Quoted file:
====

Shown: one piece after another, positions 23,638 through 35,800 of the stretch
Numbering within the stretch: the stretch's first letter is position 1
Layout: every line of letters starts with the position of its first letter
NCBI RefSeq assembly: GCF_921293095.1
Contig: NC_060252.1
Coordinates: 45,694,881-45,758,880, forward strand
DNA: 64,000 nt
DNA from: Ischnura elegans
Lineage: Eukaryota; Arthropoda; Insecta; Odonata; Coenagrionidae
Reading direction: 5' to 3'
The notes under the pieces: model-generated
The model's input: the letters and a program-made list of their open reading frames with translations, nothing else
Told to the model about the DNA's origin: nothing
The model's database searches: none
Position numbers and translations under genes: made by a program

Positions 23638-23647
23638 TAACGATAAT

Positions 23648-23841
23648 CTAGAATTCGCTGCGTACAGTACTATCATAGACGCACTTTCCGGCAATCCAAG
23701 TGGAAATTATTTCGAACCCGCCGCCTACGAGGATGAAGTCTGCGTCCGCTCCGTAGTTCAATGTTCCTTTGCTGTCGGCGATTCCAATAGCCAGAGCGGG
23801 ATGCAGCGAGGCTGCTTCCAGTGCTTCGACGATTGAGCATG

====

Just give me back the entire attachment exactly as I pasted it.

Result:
Shown: one piece after another, positions 23,638 through 35,800 of the stretch
Numbering within the stretch: the stretch's first letter is position 1
Layout: every line of letters starts with the position of its first letter
NCBI RefSeq assembly: GCF_921293095.1
Contig: NC_060252.1
Coordinates: 45,694,881-45,758,880, forward strand
DNA: 64,000 nt
DNA from: Ischnura elegans
Lineage: Eukaryota; Arthropoda; Insecta; Odonata; Coenagrionidae
Reading direction: 5' to 3'
The notes under the pieces: model-generated
The model's input: the letters and a program-made list of their open reading frames with translations, nothing else
Told to the model about the DNA's origin: nothing
The model's database searches: none
Position numbers and translations under genes: made by a program

Positions 23638-23647
23638 TAACGATAAT

Positions 23648-23841
23648 CTAGAATTCGCTGCGTACAGTACTATCATAGACGCACTTTCCGGCAATCCAAG
23701 TGGAAATTATTTCGAACCCGCCGCCTACGAGGATGAAGTCTGCGTCCGCTCCGTAGTTCAATGTTCCTTTGCTGTCGGCGATTCCAATAGCCAGAGCGGG
23801 ATGCAGCGAGGCTGCTTCCAGTGCTTCGACGATTGAGCATG